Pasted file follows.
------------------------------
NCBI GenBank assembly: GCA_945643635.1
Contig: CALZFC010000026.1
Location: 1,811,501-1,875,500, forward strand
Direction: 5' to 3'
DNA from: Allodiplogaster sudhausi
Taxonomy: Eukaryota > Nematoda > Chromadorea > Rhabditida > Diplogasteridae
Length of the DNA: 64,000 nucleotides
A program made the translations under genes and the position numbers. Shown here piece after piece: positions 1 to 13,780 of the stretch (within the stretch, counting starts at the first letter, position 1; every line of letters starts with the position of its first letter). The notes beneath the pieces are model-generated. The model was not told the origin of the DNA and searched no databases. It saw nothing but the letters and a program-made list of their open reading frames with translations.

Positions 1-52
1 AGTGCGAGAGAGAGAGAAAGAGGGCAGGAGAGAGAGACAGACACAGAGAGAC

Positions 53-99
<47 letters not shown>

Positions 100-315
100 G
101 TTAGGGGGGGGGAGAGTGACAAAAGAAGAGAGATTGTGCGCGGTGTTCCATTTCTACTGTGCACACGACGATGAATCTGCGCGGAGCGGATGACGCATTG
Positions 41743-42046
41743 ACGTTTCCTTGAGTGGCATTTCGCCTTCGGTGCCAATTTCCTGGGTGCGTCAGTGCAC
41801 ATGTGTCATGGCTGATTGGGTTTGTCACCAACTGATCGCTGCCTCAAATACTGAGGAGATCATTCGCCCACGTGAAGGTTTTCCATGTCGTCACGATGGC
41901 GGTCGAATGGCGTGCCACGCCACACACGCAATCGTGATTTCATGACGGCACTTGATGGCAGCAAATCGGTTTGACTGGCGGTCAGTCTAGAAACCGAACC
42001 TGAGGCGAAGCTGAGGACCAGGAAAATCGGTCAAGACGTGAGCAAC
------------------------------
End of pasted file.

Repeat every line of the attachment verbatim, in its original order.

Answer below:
NCBI GenBank assembly: GCA_945643635.1
Contig: CALZFC010000026.1
Location: 1,811,501-1,875,500, forward strand
Direction: 5' to 3'
DNA from: Allodiplogaster sudhausi
Taxonomy: Eukaryota > Nematoda > Chromadorea > Rhabditida > Diplogasteridae
Length of the DNA: 64,000 nucleotides
A program made the translations under genes and the position numbers. Shown here piece after piece: positions 1 to 13,780 of the stretch (within the stretch, counting starts at the first letter, position 1; every line of letters starts with the position of its first letter). The notes beneath the pieces are model-generated. The model was not told the origin of the DNA and searched no databases. It saw nothing but the letters and a program-made list of their open reading frames with translations.

Positions 1-52
1 AGTGCGAGAGAGAGAGAAAGAGGGCAGGAGAGAGAGACAGACACAGAGAGAC

Positions 53-99
<47 letters not shown>

Positions 100-315
100 G
101 TTAGGGGGGGGGAGAGTGACAAAAGAAGAGAGATTGTGCGCGGTGTTCCATTTCTACTGTGCACACGACGATGAATCTGCGCGGAGCGGATGACGCATTG
Positions 41743-42046
41743 ACGTTTCCTTGAGTGGCATTTCGCCTTCGGTGCCAATTTCCTGGGTGCGTCAGTGCAC
41801 ATGTGTCATGGCTGATTGGGTTTGTCACCAACTGATCGCTGCCTCAAATACTGAGGAGATCATTCGCCCACGTGAAGGTTTTCCATGTCGTCACGATGGC
41901 GGTCGAATGGCGTGCCACGCCACACACGCAATCGTGATTTCATGACGGCACTTGATGGCAGCAAATCGGTTTGACTGGCGGTCAGTCTAGAAACCGAACC
42001 TGAGGCGAAGCTGAGGACCAGGAAAATCGGTCAAGACGTGAGCAAC